Japan is starting to embrace a new genre of manga featuring elderly people as the leading characters.
“Sanju Mariko” is a story about Mariko, a widow and writer who at the age of sanju, Japanese for 80, sets out from the home she has shared with her son, his wife and extended family, including her great-grandchild. Her new life begins as an “internet cafe refugee” after she is unable to secure other accommodations.
The decision to leave home is prompted by a feeling of alienation brought on by disagreements with her family over a plan to rebuild the house she had thought would be her final home, as well as a sense of loneliness after learning that a friend has died alone. She even ponders whether her family is hoping that she’ll die soon.
The story incorporates a variety of problems elderly people might encounter, such as driving the wrong way on a highway or having their home turned into a “garbage dump” by hoarding items they consider treasures and do not want to part with.
Other themes in the work include love affairs between the elderly and the onset of senile dementia.
“Sanju Mariko” has been serialized in Be Love, a manga for women published by Kodansha Ltd. since 2016. As an independent comic book, the seventh volume is due to be released this month.
Kodansha has received comments from many readers in their 40s and 50s who say the tale strikes a chord with them as they imagine they themselves might experience similar situations as they get older.
But while Mariko worries about her situation, she also stays positive and actively pursues new challenges as she forms relationships with others.
The author of “Sanju Mariko,” Yuki Ozawa, 53, empathizes with the anxiety about the future felt by people of her generation. But she says “there are more elderly people who frequent gaming arcades, and it seems people of my generation, who experienced the bubble economy when they were young, still have the curiosity of youth.”
Mariko “in a sense is my ideal and I feel as if there will be more elderly like her,” Ozawa said.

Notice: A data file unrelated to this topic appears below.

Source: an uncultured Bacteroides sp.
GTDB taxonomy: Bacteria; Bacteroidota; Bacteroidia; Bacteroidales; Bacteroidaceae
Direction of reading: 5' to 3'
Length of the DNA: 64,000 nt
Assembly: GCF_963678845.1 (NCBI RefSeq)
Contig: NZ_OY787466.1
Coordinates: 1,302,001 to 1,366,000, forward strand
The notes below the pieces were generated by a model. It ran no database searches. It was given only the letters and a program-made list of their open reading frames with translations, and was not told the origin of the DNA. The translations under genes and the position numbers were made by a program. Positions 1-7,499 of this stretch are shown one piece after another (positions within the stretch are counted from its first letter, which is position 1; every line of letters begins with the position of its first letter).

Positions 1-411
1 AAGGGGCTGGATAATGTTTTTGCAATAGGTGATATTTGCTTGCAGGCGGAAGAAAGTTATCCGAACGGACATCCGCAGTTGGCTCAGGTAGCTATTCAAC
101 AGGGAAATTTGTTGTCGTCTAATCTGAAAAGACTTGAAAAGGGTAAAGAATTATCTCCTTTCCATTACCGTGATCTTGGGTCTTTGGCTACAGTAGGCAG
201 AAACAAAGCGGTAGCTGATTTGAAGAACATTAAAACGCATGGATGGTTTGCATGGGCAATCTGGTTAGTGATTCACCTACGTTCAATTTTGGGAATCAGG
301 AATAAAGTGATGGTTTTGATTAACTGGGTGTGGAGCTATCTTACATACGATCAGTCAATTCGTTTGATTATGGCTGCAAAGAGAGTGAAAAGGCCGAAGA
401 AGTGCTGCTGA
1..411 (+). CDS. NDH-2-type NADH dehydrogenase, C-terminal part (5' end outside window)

“Oya-san to Boku” (“The Landlady and Me”) is another popular comic book in the genre, based on the life experiences of Taro Yabe, a 41-year-old comedian who lodges on the second floor of a house in Tokyo owned by a woman in her late 80s.
The landlady divorced when she was young and lives alone in the house until Yabe moves in. The two develop a warm and personal relationship.
Yabe’s story has drawn a large following, with 410,000 copies having been published by Shinchosha Publishing Co.
Many readers in their 30s and older write that they “yearn” for such a relationship.
To them, the landlady, who finds a happy daily existence through sharing warm moments with a person from the younger generation, seems to represent their ideal image of an elderly person.
“Tasukeaitai: Rogo Hatan no Oya, Karoshi Line no Ko” (“A Wish For Mutual Help: Parents Broken After Retirement, Offspring on the Verge of Death From Overwork”), published by Akita Publishing Co., is a manga about a married couple in their 70s.
After retirement, they experience small daily pleasures such as gardening, but the husband suffers a stroke and finds himself in need of nursing care. As a result, the couple and their children are driven into a corner, both emotionally and financially.
“Nursing care not only affects the elderly but also children and grandchildren. It is not someone else’s problem,” the author, Mako Saiki, 57, says. “Individuals and families can hardly shoulder everything. Through the manga, I hope people will learn ways of overcoming difficulties such as by utilizing social security to address financial concerns.”
The popularity of manga with elderly central characters appears to reflect anxieties shared by all people about how to make post-retirement life meaningful and cope with nursing care and other issues unavoidable in old age.
These stories allow readers to identify with such characters and think about social problems they themselves will face in old age, and consider the ideal model for the elderly, experts say.
“Manga magazines have changed in content along with the aging of generations who were acquainted with them in childhood,” said Kyoko Tominaga, an associate professor of sociology at Ritsumeikan University.
“Featuring the elderly as leading characters, rather than in supporting roles, has shed light on details of what they worry about and struggle with,” she said. “I think it is the concreteness of this content that allows readers to empathize.”
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